Danish folklore is believed to have been passed down by oral tradition since at least the Late Middle Ages. Like other Scandinavian folklore, Danish folktales have roots in Norse Mythology which dates back centuries earlier. In the 19th century, interest in folktales grew with an emerging national consciousness in many European countries, including . . . read more.
One Thousand and One Nights or The Arabian Nights Entertainments is a collection of Middle Eastern folk tales compiled in Arabic during the Islamic Golden Age. Popular stories associated with The Nights include “The Seven Voyages of Sinbad the Sailor,” “Ali Baba and the Forty Thieves,” and “Aladdin’s Wonderful Lamp,” shown here. The later two tales, however, were . . . read more.
Africa has a rich folklore tradition, especially in regions like South Africa, Nigeria, Rhodesia, and Zanzibar. Animals are often prominent in these tales which do not always have happy endings but do impart lessons onto readers. Some are origin stories that explain how things came to be. This beautifully illustrated children’s book is one such story. Gail E. Haley . . . read more.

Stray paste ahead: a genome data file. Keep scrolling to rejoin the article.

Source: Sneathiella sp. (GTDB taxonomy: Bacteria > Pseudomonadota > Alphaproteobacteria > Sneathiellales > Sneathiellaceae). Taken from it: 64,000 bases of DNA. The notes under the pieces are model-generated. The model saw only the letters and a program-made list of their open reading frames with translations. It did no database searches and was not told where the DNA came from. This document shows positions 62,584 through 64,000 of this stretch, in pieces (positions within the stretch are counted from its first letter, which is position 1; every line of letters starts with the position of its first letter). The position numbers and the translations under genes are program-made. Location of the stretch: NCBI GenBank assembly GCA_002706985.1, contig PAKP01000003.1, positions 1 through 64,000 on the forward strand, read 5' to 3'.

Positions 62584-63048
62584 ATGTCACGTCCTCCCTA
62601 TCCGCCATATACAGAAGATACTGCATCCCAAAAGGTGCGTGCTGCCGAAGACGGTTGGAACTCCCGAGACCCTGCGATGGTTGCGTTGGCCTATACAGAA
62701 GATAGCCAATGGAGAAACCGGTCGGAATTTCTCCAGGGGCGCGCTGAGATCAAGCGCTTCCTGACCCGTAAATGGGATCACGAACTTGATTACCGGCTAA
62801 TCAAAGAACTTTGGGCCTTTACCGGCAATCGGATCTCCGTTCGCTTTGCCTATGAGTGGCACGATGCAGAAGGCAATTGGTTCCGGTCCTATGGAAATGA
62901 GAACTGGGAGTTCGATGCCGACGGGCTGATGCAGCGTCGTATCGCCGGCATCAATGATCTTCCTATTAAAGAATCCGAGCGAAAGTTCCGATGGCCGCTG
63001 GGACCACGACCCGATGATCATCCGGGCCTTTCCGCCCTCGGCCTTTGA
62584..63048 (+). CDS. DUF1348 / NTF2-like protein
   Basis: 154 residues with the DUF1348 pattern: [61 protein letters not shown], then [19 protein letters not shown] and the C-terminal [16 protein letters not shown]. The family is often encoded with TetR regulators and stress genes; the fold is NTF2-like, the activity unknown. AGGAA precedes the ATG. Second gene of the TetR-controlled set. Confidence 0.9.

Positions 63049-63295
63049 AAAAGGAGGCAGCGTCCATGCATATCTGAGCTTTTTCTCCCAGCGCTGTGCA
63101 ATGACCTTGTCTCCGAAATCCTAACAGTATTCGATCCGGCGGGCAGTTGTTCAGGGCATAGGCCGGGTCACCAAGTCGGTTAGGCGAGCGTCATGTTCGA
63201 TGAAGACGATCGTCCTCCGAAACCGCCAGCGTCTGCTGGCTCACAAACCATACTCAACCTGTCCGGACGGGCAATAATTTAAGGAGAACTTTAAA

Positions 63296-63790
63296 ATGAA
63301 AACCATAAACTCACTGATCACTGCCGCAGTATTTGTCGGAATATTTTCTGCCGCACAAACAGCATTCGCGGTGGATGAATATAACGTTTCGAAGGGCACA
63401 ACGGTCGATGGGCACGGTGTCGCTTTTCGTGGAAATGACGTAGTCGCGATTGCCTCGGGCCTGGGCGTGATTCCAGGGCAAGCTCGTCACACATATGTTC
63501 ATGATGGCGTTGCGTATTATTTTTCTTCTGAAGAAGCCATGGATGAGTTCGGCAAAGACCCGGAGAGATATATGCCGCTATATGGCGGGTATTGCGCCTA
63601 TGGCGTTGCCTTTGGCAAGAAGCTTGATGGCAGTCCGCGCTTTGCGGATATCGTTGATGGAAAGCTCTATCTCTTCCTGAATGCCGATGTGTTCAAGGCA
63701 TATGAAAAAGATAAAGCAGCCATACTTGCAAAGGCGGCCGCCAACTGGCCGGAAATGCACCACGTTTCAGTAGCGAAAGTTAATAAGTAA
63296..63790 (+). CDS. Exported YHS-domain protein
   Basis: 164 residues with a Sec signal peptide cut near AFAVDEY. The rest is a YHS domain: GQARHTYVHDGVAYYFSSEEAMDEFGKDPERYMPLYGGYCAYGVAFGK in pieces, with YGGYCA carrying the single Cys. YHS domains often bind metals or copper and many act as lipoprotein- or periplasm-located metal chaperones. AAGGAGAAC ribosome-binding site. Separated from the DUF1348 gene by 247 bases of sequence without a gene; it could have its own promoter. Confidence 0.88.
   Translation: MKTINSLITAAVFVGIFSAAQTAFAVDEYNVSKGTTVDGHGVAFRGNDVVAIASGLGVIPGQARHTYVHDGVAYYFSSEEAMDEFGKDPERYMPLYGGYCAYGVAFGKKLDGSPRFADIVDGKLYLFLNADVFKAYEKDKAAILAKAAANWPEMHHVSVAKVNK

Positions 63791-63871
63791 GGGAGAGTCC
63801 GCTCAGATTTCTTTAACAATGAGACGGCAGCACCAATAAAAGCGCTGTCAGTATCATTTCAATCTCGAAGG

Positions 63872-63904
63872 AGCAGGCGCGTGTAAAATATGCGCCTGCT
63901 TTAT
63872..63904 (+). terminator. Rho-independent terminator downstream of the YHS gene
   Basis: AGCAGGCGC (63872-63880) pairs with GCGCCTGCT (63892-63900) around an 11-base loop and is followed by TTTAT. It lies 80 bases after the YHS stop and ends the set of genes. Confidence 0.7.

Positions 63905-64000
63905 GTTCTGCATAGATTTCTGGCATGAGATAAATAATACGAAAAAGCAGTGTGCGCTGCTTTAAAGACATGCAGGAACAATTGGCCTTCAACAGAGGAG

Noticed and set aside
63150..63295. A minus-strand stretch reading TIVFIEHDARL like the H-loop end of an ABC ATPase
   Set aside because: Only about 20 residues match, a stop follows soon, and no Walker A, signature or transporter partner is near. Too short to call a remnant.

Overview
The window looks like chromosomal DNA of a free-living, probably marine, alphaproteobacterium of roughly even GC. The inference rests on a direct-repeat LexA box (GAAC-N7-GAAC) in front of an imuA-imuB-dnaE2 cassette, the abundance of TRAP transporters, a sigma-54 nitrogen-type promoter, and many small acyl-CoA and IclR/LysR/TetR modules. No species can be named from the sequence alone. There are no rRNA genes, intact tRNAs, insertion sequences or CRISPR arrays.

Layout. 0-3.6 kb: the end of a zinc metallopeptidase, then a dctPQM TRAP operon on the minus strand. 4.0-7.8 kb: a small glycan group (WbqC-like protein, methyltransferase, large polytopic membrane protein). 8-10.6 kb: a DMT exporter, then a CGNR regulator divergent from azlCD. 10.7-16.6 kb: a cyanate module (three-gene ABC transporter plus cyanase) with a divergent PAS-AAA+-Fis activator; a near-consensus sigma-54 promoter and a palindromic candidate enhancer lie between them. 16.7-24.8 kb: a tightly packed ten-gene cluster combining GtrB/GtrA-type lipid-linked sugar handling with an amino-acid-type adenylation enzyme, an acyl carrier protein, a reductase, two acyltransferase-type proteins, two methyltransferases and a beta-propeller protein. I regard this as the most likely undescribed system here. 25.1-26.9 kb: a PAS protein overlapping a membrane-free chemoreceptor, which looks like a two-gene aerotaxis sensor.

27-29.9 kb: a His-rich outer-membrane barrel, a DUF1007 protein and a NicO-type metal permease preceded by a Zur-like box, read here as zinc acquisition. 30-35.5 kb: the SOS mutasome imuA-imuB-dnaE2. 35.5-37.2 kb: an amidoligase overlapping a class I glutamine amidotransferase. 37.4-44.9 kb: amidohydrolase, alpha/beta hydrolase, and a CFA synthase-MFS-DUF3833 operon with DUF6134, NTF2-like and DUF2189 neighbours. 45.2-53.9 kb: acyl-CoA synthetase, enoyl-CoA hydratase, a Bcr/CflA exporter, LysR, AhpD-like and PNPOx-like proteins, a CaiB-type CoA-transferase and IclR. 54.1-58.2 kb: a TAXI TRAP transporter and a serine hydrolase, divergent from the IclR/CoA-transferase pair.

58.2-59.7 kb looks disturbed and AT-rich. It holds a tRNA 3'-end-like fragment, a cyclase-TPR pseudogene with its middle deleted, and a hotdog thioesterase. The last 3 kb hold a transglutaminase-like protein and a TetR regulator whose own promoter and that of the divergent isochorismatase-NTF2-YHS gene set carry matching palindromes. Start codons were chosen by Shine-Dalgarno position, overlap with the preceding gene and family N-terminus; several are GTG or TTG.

Inspired by the success of the Grimm brothers, friends Peter Christen Asbjørnsen and Jørgen Moe began working together to collect folklore from throughout Norway in the mid-1830s. In 1841, they published their first volume of folktales, Norske Folkeeventyr. Because of the challenge presented by retelling stories in Norwegian dialects, Asbjørnsen and Moe . . . read more.
India has a long, spirited tradition of oral storytelling. Since the emergence of language, ancient folk tales that embody the diverse culture and landscape of the nation have been passed on from generation to generation. Because many European fairy tales are believed to have originated in India, the country has even been called the home of the fairy tale . . . read more.